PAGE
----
Global: The global Covid death toll has passed the grim milestone of 4.6 million, with a figure of 4,692,927 according to researchers at Johns Hopkins University. Meanwhile, infections exceed 228 million world wide.
US: Covid -19 infections have passed 42 million. Meanwhile, the US coronavirus death toll has passed 673,000 according to Johns Hopkins University data.
India: India carried out its lowest number of daily coronavirus tests since mid-August on Sunday as its health ministry urged local governments to remain resilient throughout the autumn festival season. Only 1.18 million tests were carried out in states and federally controlled territories on Sunday, according to government data. That is down from 1.56 million on Saturday.
China: China reported on Monday 49 new confirmed coronavirus cases in the mainland for 19 September, down from 66 a day earlier, according to National Health Commission data. Of the new infections, 28 were locally transmitted, all of them in the south-eastern province of Fujian, the health authority said. That compares with 43 local cases a day earlier.
UK: The UK has recorded 164 new Covid-19 related deaths and 30,144 new cases in the latest 24 hour period, government figures show. It brings the total number of cases to 7,400,739 and the overall death toll to 135,147.
Singapore: Singapore’s health ministry reported 1,009 new Covid-19 cases on Saturday, the highest since April last year. A recent rise in cases after the relaxation of some Covid-19 measures has prompted Singapore to pause further reopening.
US: President Joe Biden will set a new course for global vaccine allocation this week. As world leaders gather for the U.N. General Assembly, Biden will host a virtual summit on the shortage of shots in poorer countries even as the US moves to give booster doses to millions of fully inoculated Americans. The US plan for boosters has angered nations where many have yet to get a first shot. Biden aims to mollify the critics with a proposal to target a 70% global vaccination rate by by September 2022. His administration is negotiating with Pfizer Inc. to buy an additional 500 million Covid-19 vaccines to donate globally, doubling the government’s commitment to helping less-wealthy countries. A deal is expected to be announced in the coming days.
Australia: Victorians will have access to 300,000 doses of Moderna’s Covid vaccine this month at hundreds of pharmacies across the state, premier Daniel Andrews says. Andrews announced Moderna will be available at 440 pharmacies across the state this week, and a further 281 next week.
UK: Coronavirus vaccines are being rolled out to children aged between 12 and 15, with 3 million youngsters eligible across the UK, PA Media reports. The programme is expected to be delivered primarily within schools, and guidance has been issued to headteachers to contact police if they believe protests could be held outside their buildings. Children will be offered jabs at some schools in England from Monday. The rollout for 12- to 15-year-olds is also beginning in Scotland and Wales this week. Young people in this age bracket in Scotland can go to drop-in clinics or wait for a letter offering them a scheduled appointment. Jabs for children in Wales will be carried out at mass vaccination centres and some school settings. In Northern Ireland, the head of the region’s vaccination programme said jabs are likely to be offered to children aged 12 to 15 in schools from October.
Nigeria: Lagos, Nigeria’s commercial hub and Africa’s biggest city, plans to give Covid-19 shots to 30% of residents within a year, Governor Babajide Sanwo-Olu said in an emailed statement.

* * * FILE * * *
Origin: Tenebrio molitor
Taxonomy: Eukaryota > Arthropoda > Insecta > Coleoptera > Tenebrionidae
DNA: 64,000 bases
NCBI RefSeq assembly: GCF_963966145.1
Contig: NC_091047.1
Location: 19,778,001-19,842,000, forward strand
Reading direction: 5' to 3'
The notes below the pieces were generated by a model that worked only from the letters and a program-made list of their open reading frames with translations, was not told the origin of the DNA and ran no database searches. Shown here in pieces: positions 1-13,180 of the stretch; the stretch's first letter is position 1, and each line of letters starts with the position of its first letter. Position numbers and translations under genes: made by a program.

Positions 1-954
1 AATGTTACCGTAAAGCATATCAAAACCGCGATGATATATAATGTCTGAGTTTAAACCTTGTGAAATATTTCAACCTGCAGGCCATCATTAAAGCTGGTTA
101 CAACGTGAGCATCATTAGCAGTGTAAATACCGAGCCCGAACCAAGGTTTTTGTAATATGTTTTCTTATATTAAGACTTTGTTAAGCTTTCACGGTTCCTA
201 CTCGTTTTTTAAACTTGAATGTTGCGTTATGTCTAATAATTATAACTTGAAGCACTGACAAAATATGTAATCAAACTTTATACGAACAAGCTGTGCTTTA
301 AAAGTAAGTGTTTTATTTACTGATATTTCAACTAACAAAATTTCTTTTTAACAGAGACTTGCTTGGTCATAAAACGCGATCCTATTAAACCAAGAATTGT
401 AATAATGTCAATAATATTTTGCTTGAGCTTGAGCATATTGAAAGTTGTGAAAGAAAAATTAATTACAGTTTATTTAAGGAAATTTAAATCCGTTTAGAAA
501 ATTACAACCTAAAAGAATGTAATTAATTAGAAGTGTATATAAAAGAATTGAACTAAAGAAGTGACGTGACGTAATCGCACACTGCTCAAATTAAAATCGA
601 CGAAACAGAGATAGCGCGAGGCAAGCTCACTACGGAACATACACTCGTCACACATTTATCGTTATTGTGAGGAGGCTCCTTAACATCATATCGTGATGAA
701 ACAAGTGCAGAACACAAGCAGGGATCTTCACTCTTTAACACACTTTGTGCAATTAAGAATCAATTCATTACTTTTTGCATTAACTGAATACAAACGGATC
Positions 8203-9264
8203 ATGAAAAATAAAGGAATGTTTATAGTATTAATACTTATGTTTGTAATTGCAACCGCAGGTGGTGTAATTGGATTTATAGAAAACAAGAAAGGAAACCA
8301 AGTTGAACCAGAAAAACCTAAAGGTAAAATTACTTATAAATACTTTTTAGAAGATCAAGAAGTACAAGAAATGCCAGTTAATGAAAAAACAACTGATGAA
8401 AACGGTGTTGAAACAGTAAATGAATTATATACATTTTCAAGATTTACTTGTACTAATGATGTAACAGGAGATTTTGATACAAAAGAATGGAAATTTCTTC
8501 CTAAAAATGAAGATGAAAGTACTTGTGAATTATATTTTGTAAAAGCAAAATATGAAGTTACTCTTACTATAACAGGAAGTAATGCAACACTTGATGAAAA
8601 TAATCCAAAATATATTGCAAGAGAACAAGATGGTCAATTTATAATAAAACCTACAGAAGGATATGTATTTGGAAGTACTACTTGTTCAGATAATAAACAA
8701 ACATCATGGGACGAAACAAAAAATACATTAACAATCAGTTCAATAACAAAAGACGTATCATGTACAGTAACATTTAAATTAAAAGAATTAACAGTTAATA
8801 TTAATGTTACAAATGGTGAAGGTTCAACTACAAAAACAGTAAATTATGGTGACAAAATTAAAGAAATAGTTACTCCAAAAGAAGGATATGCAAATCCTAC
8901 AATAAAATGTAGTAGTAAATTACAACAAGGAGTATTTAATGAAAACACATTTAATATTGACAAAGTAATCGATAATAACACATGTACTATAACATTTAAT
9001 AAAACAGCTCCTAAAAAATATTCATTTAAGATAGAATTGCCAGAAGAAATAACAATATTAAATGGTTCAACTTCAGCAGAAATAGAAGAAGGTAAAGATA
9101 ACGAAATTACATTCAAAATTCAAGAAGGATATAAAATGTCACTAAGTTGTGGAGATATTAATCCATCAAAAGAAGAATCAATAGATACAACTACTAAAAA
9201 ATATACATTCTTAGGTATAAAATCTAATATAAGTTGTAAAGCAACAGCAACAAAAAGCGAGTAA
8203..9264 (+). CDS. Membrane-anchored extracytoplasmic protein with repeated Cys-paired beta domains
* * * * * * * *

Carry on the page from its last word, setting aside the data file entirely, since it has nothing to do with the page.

Philippines: President of the Philippines Rodrigo Duterte has given the go-ahead for face-to-face school classes to resume in areas of the country seen as “low risk”.
Vietnam: Covid restrictions in Hanoi, Vietnam, are set to ease this week as new cases continue to decline and the majority of its adult population are at least partially vaccinated. Its government has announced that most construction projects can resume on Wednesday, according to the Reuters news agency.
Spain: Around 25,000 people joined a massive outdoor drinking party marking the start of term at a Madrid university without observing safety precautions, police said Saturday, admitting they were caught off-guard.
UK: Half-term holiday bookings are up by 200% since the relaxation of travel rules in England.
UK Prime Minister Boris Johnson will urge Joe Biden to lift the travel ban and allow fully vaccinated people in the UK to fly into America directly, the Telegraph reported Sunday.
Australia: Victoria police clashed with anti-lockdown protesters in Melbourne on Saturday afternoon, as the Australian state recorded another 535 new coronavirus cases and one death.
Japan: Japan’s government is considering ending its latest state of emergency at the end of this month, broadcaster TBS reported. Prime Minister Yoshihide Suga is expected to make the decision when he returns from his trip to the US this week to meet with President Joe Biden this week.
US: Demand for air travel is unlikely to recover before January now that the delta variant has forced many companies to delayed return-to-office plans, said Scott Kirby, the chief executive officer of United Airlines Inc.
Belgium: Belgium will gradually phase out support for businesses affected by the pandemic by year-end, Finance Minister Vincent Van Peteghem said on Flemish TV show ‘De Zevende Dag.’ The government hasn’t reached an agreement yet to extend any support measures beyond 30 September. A measure that will definitely lapse at the end of this month is the reduced VAT rate of 6% for bars and restaurants, Van Petegem said. Drinks will be subject to a 21% VAT rate again as of Oct. 1 and prepared food will be taxed at the usual 12%.